3. Establishing your work area
      4m 38s
    4. Creating and styling the first page
      4m 22s
    5. Making page assets reusable
      6m 36s
    6. Connecting the application to the database
      7m 49s
  17. 32m 49s
    1. Adding pages to the navigation subjects
      5m 58s
    2. Refactoring the navigation
      6m 7s
    3. Selecting pages from the navigation
      6m 2s
    4. Highlighting the current page
      5m 26s
    5. Moving the navigation to a function
      9m 16s
  18. 1h 45m
    1. Finding a subject in the database
      9m 48s
    2. Refactoring the page selection
      10m 52s
    3. Creating a new subject form
      6m 55s
    4. Processing form values and adding subjects
      11m 20s
    5. Passing data in the session
      9m 16s
    6. Validating form values
      9m 40s
    7. Creating an edit subject form
      8m 30s
    8. Using single-page submission
      7m 44s
    9. Deleting a subject
      9m 44s
    10. Cleaning up
      10m 37s
    11. Assignment: Pages CRUD
      4m 30s
    12. Assignment results: Pages CRUD
      6m 10s
  19. 39m 26s
    1. The public appearance
      8m 52s
    2. Using a context for conditional code
      11m 37s
    3. Adding a default subject behavior
      6m 9s
    4. The public content area
      5m 51s
    5. Protecting page visibility
      6m 57s
  20. 1h 3m
    1. User authentication overview
      4m 3s
    2. Admin CRUD
      8m 41s
    3. Encrypting passwords
      7m 26s
    4. Salting passwords
      5m 42s
    5. Adding password encryption to CMS
      11m 54s
    6. New PHP password functions
      3m 13s
    7. Creating a login system
      11m 28s
    8. Checking for authorization
      5m 48s
    9. Creating a logout page
      5m 40s
  21. 2m 4s
    1. Next steps
      2m 4s

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PHP with MySQL Essential Training
14h 24m Beginner Jun 04, 2013

Viewers: in countries Watching now:

PHP is a popular, reliable programming language at the foundation of many smart, data-driven websites. This comprehensive course from Kevin Skoglund helps developers learn the basics of PHP (including variables, logical expressions, loops, and functions), understand how to connect PHP to a MySQL database, and gain experience developing a complete web application with site navigation, form validation, and a password-protected admin area. Kevin also covers the basic CRUD routines for updating a database, debugging techniques, and usable user interfaces. Along the way, he provides practical advice, offers examples of best practices, and demonstrates refactoring techniques to improve existing code.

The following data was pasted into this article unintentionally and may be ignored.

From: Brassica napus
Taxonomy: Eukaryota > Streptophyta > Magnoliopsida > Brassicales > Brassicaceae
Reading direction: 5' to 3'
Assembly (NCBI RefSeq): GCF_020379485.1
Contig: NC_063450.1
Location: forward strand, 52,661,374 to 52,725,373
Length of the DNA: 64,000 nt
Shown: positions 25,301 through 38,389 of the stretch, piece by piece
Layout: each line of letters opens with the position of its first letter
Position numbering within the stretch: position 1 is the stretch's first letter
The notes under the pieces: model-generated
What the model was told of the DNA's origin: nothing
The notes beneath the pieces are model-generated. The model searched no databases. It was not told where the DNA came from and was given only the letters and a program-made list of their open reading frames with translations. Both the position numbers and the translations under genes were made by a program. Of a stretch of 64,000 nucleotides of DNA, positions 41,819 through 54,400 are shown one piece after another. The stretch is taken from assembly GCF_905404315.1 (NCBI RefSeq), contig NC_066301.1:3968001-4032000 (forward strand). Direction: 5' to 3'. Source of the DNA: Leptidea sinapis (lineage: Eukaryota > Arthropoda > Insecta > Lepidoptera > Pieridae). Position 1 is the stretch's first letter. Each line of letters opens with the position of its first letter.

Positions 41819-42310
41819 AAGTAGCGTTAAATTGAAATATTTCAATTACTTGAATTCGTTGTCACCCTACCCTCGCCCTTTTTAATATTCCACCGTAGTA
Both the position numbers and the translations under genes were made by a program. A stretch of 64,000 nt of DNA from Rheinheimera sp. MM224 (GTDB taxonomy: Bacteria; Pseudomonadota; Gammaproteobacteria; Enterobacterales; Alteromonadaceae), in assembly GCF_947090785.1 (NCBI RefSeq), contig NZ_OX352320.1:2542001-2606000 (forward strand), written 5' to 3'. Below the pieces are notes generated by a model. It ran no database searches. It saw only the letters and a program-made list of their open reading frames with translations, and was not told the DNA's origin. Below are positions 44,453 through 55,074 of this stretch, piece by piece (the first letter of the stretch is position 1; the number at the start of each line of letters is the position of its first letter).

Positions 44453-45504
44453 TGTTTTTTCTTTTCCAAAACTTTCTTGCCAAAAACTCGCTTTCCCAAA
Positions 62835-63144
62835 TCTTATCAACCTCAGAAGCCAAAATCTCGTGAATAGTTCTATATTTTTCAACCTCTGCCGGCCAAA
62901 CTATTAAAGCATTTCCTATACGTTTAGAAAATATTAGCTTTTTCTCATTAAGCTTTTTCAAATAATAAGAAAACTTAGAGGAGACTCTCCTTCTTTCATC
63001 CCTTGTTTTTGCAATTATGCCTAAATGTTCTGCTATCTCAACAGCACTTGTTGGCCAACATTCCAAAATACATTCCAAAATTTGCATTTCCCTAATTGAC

Topics include:
  • What is PHP?
  • Installing and configuring PHP and MySQL
  • Exploring data types
  • Controlling code with logical expressions and loops
  • Using PHP's built-in functions
  • Writing custom functions
  • Building dynamic webpages
  • Working with forms and form data
  • Using cookies and sessions to store data
  • Connecting to MySQL with PHP
  • Creating and editing database records
  • Building a content management system
  • Adding user authentication
Subjects:
Developer Servers Programming Languages Web Development
Software:
MySQL PHP
Author:
Kevin Skoglund

Checking for authorization

In the last movie, we added the ability for users to login. But that's not meaningful until we start requiring that users be logged in, in order to see a page. To go back to our initial ticket metaphor, we don't yet have a doorman or a bouncer checking for hand stamps before we give people access. We need to add enforcement. We need to check for authorization. Let's start by just adding authorization to our admin menu page. So, just the admin menu page is going to require that you be logged in. At the moment, that's not required. We are logged in, we know that because we ran our login successfully, and it knows my user name, and we haven't logged out since then.

But what we want to do is add something at the top of this that's going to make sure someone is logged in. So how would we do that? Let's think about that for a moment. Let's go right here before we get to the header. And we have our functions. We have our session loading. So what do we want to do here? We want to write some PHP that is going to check, if not is set. And then check the session. For the admin id. That's it, so if not set, if we haven't set something for that admin id, then they're not logged in.

Now I'm not actually checking to make sure that the id is valid. I'm not making sure that it matches anything. I could do those additional steps and if I wanted more security, I could. Certainly if the user had certain things like if they were only allowed to be logged in until a certain date. Well then I'd have to go to the database probably and look that date up and make sure that it was still accurate. But in this case it's just enough to make sure that it's set. If it is set, then they're allowed to be logged in. But if it's not set, then what we want to do, we want to redirect them to login.php.